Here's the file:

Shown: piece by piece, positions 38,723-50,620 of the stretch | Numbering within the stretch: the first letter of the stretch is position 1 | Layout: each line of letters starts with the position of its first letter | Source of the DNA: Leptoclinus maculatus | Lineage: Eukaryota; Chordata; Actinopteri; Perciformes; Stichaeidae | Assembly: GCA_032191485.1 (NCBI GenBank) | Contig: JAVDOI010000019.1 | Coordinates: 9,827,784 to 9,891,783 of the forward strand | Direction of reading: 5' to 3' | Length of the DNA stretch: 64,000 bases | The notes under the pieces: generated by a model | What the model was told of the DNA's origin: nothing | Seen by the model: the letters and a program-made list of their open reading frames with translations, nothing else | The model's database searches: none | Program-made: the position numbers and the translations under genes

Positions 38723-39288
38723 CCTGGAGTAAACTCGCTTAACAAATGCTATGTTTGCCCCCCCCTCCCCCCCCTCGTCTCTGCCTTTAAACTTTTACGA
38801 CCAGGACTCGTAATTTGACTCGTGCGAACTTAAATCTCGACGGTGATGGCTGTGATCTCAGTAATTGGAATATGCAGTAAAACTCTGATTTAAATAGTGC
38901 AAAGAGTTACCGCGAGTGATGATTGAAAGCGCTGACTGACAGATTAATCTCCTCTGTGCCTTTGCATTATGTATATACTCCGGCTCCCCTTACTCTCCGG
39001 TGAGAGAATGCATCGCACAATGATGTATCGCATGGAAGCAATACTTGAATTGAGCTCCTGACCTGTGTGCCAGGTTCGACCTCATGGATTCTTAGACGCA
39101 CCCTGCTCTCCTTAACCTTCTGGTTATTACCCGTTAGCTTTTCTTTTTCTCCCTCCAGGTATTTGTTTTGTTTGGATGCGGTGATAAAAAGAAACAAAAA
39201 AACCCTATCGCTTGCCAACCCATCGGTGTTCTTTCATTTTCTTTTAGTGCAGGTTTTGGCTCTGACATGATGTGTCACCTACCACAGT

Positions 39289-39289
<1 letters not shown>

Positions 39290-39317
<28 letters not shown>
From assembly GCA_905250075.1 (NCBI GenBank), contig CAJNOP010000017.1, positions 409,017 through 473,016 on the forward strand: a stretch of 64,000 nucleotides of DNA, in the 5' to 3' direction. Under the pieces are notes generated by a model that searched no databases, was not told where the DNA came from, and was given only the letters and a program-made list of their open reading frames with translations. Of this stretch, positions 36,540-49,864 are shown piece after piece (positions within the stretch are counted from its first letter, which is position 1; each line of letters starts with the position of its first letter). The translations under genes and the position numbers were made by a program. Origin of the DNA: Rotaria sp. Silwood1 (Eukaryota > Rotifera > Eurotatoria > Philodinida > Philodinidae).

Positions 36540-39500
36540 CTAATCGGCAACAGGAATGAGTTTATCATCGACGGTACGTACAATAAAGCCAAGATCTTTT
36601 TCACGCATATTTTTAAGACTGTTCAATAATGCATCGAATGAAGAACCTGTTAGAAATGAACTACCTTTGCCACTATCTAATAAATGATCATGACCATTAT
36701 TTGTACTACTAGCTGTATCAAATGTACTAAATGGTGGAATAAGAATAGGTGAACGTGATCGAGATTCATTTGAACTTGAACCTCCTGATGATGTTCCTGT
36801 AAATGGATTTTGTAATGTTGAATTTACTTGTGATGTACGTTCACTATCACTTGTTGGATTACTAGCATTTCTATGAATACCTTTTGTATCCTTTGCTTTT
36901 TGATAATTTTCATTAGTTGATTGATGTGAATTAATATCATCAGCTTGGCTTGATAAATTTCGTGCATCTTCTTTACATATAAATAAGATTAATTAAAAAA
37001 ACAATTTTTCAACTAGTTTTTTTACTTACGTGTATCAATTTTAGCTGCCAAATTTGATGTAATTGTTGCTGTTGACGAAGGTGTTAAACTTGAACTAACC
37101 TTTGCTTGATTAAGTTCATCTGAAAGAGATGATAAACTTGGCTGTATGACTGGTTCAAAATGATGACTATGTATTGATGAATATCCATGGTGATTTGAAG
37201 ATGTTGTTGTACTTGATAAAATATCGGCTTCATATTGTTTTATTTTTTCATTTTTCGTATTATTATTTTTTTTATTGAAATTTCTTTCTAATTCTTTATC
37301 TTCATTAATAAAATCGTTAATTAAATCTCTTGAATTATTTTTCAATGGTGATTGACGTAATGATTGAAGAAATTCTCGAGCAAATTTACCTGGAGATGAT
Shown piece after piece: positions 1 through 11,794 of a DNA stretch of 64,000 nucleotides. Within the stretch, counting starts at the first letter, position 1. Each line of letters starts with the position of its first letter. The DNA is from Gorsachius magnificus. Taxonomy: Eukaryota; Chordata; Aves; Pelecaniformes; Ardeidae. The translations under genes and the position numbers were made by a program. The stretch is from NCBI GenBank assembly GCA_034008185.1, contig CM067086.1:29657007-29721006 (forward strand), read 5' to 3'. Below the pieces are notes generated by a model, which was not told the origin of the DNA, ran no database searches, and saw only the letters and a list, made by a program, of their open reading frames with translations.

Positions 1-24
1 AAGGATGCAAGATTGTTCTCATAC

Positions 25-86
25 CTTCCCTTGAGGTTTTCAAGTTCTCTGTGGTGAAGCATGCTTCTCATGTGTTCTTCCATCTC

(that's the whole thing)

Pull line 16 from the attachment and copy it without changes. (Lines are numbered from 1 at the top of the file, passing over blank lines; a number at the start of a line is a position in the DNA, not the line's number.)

36601 TCACGCATATTTTTAAGACTGTTCAATAATGCATCGAATGAAGAACCTGTTAGAAATGAACTACCTTTGCCACTATCTAATAAATGATCATGACCATTAT